Mechanisms of type I interferons in autoimmunity and cancer

Sammanfattning: Interferons (IFNs) were first described in the 1950’s and has since been characterized as potent inducers of pathogen defense mechanisms. Since then, researchers have uncovered a depth of mechanisms in the IFN system extending beyond immune modulation of pathogen defense. IFNs have been described to play a role in the control of cell homeostasis as well as contributing to both the natural defense against cancer and cancer progression. The objective of the work performed in this thesis was to understand how type I IFNs are able to contribute to such a wide range of biological processes and to investigate metastatic progression of malignant melanoma. We first performed screens of miRNAs on sorted immune cells from patients treated with IFNβ. We identified miR-31-5p to be downregulated in T cells of patients treated with IFNβ. miR-31-5p was also decreased in patients with autoimmune disease, characterized by an IFN signature, further proving type I IFN regulation of miR-31-5p expression levels. We were able to show that miR-31-5p regulate metabolism of CD4+ T cells. In an attempt to get new insights into IFNAR1 signaling, we applied proximity proteomics techniques to IFNAR1. Labeled proteins were extracted and subsequently analyzed using quantitative mass spectrometry. We successfully generated interactome data that revealed insights to a possible nuclear translocation mechanism of ligand bound IFNAR1. Bromodomain (BRD) proteins are chromatin bound proteins that regulate a multitude of processes important in transcriptional regulation and epigenetic regulation of gene expression. Several BRD proteins regulate the expression of type I IFN genes and are emerging targets for new cancer drugs. We therefore aimed to identify BRD proteins that play a role in metastatic progression and plasticity of malignant melanoma. We identified that the BRD protein TRIM28 controls a plasticity switch of melanoma cells through expression of JunB. Plasticity switching of melanoma cells represent a model of metastatic progression. Recently, the role of ER stress in both protecting and killing tumors has been highlighted. We therefore aimed to identify new small molecules capable of inducing strong ER stress. We identified the IFN-inducing small molecule IMQ as a potent ER stress inducer in melanoma cells independently of TLR7/8 expression. ER stress induced by IMQ in melanoma cells lead to cell death and represents a possible pharmaceutical strategy to target and kill cancer cells. In summary, our studies provide insights to type I IFN driven mechanisms with implications for autoimmune disease and cancer.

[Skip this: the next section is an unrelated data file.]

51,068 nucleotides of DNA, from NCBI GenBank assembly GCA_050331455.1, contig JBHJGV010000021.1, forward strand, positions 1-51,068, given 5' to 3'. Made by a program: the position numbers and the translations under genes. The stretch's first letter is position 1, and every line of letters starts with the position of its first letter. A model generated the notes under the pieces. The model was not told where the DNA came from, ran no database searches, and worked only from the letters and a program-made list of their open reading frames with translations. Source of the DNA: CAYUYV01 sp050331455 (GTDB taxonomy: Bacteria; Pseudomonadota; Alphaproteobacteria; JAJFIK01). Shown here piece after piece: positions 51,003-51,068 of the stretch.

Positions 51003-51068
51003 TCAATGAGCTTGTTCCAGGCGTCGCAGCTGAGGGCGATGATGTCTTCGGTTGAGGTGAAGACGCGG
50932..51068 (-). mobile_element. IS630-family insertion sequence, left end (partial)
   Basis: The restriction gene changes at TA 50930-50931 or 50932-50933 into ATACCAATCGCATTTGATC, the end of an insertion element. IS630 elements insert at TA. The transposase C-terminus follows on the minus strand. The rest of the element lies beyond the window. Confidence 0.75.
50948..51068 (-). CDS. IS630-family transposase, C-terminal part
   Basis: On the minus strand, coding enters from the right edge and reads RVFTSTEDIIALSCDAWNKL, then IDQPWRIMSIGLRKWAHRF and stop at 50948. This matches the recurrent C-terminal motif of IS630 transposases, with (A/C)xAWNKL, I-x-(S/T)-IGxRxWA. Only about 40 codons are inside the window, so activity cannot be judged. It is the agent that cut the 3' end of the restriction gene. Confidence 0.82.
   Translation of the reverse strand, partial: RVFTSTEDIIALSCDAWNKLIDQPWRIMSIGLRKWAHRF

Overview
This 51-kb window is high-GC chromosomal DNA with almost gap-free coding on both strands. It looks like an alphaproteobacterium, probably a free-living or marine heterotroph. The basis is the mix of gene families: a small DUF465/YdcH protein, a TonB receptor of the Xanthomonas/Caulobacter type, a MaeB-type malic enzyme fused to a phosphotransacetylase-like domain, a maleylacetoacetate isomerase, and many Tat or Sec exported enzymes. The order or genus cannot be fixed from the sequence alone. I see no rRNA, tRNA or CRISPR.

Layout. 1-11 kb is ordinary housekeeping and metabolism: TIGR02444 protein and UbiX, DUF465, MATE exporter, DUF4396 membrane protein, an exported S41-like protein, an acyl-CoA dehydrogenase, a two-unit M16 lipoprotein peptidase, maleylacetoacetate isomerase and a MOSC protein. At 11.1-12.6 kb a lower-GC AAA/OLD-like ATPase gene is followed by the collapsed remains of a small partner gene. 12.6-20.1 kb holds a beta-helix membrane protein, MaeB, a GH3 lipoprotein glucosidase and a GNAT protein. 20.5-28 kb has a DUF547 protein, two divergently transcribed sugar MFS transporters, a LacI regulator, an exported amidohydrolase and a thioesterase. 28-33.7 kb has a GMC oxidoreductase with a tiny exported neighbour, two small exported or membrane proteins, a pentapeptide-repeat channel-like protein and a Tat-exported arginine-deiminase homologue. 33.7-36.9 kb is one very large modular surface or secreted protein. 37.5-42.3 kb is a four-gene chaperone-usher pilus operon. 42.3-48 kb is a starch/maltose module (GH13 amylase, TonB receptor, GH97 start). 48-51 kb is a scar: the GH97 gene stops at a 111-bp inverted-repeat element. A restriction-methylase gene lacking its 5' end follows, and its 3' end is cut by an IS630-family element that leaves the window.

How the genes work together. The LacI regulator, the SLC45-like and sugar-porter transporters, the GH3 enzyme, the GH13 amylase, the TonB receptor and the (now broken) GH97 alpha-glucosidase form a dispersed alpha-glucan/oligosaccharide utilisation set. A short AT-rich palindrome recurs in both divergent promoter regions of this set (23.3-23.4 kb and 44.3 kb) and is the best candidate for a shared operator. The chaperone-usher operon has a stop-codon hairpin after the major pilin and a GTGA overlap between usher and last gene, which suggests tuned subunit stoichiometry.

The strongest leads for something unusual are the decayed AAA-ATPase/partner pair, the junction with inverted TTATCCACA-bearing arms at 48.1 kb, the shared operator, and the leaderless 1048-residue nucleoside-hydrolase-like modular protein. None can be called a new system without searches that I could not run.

Denna avhandling är EVENTUELLT nedladdningsbar som PDF. Kolla denna länk för att se om den går att ladda ner.